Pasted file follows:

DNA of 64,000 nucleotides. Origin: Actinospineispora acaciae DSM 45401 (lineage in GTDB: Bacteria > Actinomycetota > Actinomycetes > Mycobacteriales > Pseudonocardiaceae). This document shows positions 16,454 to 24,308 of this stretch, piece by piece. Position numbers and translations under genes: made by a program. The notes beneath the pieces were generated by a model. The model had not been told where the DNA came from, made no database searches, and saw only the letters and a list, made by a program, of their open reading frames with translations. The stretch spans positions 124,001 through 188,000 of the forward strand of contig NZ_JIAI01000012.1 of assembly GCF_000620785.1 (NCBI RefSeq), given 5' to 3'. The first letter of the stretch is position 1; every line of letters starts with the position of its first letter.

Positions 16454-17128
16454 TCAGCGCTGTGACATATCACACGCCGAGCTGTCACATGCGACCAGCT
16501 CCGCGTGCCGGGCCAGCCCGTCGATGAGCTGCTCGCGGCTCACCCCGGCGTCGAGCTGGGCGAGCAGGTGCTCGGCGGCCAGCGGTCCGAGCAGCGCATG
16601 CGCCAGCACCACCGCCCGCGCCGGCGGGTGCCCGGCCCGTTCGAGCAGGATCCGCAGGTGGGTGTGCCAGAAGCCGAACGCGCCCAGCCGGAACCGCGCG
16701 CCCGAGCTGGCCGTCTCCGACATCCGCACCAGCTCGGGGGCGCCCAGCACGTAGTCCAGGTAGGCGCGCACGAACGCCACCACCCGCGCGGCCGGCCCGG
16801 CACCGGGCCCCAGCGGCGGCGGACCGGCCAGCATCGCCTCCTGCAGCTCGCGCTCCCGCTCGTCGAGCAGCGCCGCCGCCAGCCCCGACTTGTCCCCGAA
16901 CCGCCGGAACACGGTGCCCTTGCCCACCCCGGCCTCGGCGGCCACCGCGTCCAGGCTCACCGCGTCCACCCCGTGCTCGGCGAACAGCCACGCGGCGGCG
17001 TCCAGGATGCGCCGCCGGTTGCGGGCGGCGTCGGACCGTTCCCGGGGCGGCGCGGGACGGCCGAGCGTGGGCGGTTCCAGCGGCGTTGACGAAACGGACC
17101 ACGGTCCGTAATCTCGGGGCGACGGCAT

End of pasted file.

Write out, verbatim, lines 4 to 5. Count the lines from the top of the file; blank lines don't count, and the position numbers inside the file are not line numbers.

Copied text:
16501 CCGCGTGCCGGGCCAGCCCGTCGATGAGCTGCTCGCGGCTCACCCCGGCGTCGAGCTGGGCGAGCAGGTGCTCGGCGGCCAGCGGTCCGAGCAGCGCATG
16601 CGCCAGCACCACCGCCCGCGCCGGCGGGTGCCCGGCCCGTTCGAGCAGGATCCGCAGGTGGGTGTGCCAGAAGCCGAACGCGCCCAGCCGGAACCGCGCG